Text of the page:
Rita A Kimbel

I’m in for trying this, the 1-10 scale is frustrating when you have neurogenic intractable pain. I always have write to explain. so this will help give a more descriptive answer. Things change daily with me, depends on nothing but activity, stress, weather, position,whatever.
Note, after a force off no titration of oxycontin 80 mg, last year, I spent time suffering on 27mg. Xtampza. I asked for an increase, My doctor agreed to raising millegrams to 36 and I feel like I’m getting my life back. Pain is acceptable,to me,unless I can’t put my hands in water, today I can put my hands in water. It’s been a horrible time for us all, but keep up the fight if you are still suffering, it seems the abuse deterrent oxycodone is working for me now and the insurance company is allowing.


Ridiculous, like a 🙂 could describe something is serious as pain that our government has decided is going to kill us due to a fake shortage of medication of their own making

Sue B

I have been to over 75 “doctors” here in Roanoke VA, and I’ve yet to find anyone who even cares that I have zero quality of life, chronic pain, nonstop symptoms, and a multitude of progressive, degenerative, incurable illnesses. I think the painamation could be useful for some patients, providing they find someone who cares enough to do their job!

In office observations can also verify patient with rapid metabolism of opioids who only get a short duration of relief by drawing blood at the 2 he mark then every hour til plasma levels drop out of therapeutic range. Oxycodone only last 3 hrs in many patients while most get 4-6 hrs of analgesia. Physicians unwilling to accommodate these patients should recommend black seed oil to slow the metabolism of opioids as long as acetaminophen is not being used as black seed oil will increase levels of that and other hepatotoxic drugs. Turmeric is a weaker inhibitor that also can protect the liver if hepatotoxic drugs are being used.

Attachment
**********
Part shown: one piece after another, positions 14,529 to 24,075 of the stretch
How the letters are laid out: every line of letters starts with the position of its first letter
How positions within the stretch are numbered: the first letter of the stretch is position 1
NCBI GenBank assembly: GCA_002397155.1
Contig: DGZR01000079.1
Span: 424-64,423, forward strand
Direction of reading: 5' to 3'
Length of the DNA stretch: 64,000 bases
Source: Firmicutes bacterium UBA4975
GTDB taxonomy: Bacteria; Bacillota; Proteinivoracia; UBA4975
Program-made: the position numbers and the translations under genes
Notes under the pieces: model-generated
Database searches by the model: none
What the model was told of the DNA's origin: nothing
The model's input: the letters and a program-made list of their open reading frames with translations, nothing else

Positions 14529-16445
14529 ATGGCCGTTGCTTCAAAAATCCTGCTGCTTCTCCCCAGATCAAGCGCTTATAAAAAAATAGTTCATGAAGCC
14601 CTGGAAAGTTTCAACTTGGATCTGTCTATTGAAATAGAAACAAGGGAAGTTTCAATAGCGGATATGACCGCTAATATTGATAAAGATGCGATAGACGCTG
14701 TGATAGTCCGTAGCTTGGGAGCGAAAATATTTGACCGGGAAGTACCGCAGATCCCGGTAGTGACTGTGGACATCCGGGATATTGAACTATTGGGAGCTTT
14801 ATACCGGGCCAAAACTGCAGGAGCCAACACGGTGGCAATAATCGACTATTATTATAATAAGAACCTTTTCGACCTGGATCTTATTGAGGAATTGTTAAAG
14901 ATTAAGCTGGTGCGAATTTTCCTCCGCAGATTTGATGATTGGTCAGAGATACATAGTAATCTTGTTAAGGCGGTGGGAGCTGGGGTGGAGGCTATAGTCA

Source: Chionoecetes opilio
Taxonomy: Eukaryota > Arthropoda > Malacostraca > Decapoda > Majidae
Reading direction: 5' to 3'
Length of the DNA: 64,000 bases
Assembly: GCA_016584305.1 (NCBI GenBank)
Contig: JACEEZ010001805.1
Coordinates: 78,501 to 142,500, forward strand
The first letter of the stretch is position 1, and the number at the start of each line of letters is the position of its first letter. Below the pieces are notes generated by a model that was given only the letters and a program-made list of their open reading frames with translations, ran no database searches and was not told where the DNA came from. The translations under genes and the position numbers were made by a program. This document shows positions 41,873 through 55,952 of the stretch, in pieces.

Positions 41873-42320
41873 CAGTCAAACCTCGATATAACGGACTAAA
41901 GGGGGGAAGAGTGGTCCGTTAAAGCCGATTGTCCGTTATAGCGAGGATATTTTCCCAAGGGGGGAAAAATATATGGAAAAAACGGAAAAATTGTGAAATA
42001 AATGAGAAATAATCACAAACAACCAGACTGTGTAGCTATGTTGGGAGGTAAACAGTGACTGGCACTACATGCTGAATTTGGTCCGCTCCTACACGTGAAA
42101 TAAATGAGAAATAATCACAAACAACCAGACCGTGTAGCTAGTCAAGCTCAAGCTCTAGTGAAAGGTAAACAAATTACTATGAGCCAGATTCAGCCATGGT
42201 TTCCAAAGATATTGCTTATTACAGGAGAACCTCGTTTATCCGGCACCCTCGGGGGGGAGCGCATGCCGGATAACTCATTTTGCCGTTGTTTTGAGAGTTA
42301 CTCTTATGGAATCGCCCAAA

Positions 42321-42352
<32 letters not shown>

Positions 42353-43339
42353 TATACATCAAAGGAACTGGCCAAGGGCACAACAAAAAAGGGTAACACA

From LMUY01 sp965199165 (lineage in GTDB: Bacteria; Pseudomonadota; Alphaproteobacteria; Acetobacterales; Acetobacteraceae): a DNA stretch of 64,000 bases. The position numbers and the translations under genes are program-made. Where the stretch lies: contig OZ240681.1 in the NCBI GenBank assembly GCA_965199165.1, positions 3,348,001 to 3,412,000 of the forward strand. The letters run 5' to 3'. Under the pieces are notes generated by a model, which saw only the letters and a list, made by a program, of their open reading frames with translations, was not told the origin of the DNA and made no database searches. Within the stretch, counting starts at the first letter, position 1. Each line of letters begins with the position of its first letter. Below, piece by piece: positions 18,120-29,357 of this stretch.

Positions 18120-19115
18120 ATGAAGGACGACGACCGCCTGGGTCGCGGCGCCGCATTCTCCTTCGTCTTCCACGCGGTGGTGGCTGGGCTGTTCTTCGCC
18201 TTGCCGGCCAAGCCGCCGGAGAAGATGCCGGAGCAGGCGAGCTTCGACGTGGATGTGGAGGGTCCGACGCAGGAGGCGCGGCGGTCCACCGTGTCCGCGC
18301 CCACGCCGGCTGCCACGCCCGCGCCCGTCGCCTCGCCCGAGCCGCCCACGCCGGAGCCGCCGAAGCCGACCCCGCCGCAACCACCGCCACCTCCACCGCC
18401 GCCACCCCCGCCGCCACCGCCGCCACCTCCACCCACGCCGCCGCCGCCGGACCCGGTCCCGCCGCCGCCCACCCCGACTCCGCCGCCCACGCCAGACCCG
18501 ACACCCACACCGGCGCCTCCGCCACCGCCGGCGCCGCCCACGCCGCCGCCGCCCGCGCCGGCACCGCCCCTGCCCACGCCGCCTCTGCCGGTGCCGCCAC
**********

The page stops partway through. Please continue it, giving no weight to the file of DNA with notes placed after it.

Thermography can be very useful for confirmation of some types of pain where a difference in temperature is expected. But all patients deserve the benefit of doubt until otherwise indicated. More physicians, especially pain management should incrementally dose patients in office(where observation is possible) over the course of several hours on their first visit to determine proper titration. If patient states dosage insufficient have patient return for periodic dosage titration and observations over the course of an entire day. Observations can confirm lack of intoxication and justify upward titration and if intoxication is observed downward titration until effective non intoxicating dose is reached. This may take several visits but insures relief without intoxication. And shows responsibility and compassion on part of physicians.

Kelli Davidson

I like it very much!


What’s the difference what our “pain experience” is! Nobody’s going to help us anyways.

Maureen M.

It would be interesting for us to see how this app works when it’s available.
Although, I, for one, have a doctor who truly doesn’t care what kind of pain I’m in and shows no interest in helping me feel any better :-(.
He does give me a pain med script but refuses to discuss making any positive changes when I try to explain that I am not properly medicated and suffering for it. Thanks to the CDC. Pain doc’s now have their heads in the sand.

A number, or a animated face….what we need is good old fashioned communication. A physician to sit across from their patient and be engaged in the conversation. For whatever time is allotted to that patient, the physician needs to be ‘In the Now’ with total focus on the patient’s dialogue. If you have ever suffered from pain, especially severe pain, it is relatively easy to describe your pain. Furthermore, you can converse about the severity, the length and duration of the pain etc. Just my humble opinion.

“…patients in pain may be prescribed more opioids without always knowing whether they are needed or if they are working.”

I’m sorry, but what freaking planet is the author of this piece living on? The idea of a patient being “prescribed more opioids. . .whether they are needed” is beyond absurd in this age of anti-opioid hysteria. Patients who absolutely & without question need opioids & have been using them effectively & responsibly for years are having them ripped away for no sane reason. They’re being told to use OTCs (which don’t work & do cause gastric bleeding & liver destruction), to use dire & largely ineffective medicines like gabapentin & Lyrica, to seek “alternative therapies” (which are almost never covered & rarely do much), and to either just “deal with it” or flat out that they’re lying.